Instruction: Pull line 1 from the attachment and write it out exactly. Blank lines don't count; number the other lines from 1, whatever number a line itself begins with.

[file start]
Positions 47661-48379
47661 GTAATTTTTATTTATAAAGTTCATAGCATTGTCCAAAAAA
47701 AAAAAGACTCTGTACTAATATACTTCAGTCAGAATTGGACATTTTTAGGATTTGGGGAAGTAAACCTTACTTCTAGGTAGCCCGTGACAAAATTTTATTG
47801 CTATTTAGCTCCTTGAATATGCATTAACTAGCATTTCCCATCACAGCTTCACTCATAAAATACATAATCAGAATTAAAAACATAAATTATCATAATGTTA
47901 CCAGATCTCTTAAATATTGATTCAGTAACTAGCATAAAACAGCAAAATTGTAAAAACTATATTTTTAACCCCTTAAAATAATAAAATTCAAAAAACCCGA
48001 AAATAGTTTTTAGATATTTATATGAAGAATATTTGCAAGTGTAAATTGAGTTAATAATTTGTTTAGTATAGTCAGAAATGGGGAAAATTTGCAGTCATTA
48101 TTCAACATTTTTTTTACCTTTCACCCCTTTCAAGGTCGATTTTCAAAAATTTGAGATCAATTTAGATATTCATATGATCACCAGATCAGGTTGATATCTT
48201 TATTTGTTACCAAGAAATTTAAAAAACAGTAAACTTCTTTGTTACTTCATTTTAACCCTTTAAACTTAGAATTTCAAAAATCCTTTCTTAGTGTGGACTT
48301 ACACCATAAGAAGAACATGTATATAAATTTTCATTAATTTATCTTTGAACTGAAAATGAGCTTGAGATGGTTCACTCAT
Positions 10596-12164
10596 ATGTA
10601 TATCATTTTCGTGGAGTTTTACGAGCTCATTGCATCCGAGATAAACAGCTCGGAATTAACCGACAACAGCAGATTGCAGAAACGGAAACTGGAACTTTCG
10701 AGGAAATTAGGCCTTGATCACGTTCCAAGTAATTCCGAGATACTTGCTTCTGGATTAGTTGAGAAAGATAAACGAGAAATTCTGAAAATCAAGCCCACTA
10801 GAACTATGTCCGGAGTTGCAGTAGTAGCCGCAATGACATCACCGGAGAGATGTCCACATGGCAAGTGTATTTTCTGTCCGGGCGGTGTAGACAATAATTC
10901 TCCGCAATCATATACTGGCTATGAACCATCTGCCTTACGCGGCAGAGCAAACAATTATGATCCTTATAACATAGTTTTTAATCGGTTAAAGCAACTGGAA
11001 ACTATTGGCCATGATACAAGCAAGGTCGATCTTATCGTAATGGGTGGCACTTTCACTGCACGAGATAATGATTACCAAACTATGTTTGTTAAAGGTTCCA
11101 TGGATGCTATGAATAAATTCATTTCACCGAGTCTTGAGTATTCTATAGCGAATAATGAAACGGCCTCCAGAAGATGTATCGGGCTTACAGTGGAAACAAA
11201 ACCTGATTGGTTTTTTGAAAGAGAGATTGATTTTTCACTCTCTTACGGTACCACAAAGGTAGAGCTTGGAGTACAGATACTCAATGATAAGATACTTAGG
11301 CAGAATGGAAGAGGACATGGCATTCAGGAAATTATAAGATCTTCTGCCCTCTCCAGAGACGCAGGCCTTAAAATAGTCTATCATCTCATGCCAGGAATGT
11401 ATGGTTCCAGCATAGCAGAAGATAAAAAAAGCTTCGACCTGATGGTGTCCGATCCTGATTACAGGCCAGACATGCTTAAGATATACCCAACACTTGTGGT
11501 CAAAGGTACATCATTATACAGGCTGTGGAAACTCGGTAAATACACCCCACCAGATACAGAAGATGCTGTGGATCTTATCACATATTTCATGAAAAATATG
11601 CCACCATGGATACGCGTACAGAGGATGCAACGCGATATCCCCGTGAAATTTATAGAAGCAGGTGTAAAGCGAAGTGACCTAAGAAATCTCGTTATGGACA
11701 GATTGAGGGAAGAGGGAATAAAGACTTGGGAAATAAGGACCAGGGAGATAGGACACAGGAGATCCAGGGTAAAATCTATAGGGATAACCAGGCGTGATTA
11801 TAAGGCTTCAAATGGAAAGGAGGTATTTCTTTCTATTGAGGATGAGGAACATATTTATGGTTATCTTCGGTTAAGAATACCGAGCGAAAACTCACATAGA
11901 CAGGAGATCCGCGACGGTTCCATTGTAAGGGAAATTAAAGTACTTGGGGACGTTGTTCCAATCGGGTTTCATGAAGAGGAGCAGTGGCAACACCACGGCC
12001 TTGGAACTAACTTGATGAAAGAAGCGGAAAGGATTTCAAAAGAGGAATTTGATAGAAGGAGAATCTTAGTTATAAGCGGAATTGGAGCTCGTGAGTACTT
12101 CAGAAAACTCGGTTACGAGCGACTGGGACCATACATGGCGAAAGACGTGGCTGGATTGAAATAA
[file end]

Positions 47661-48379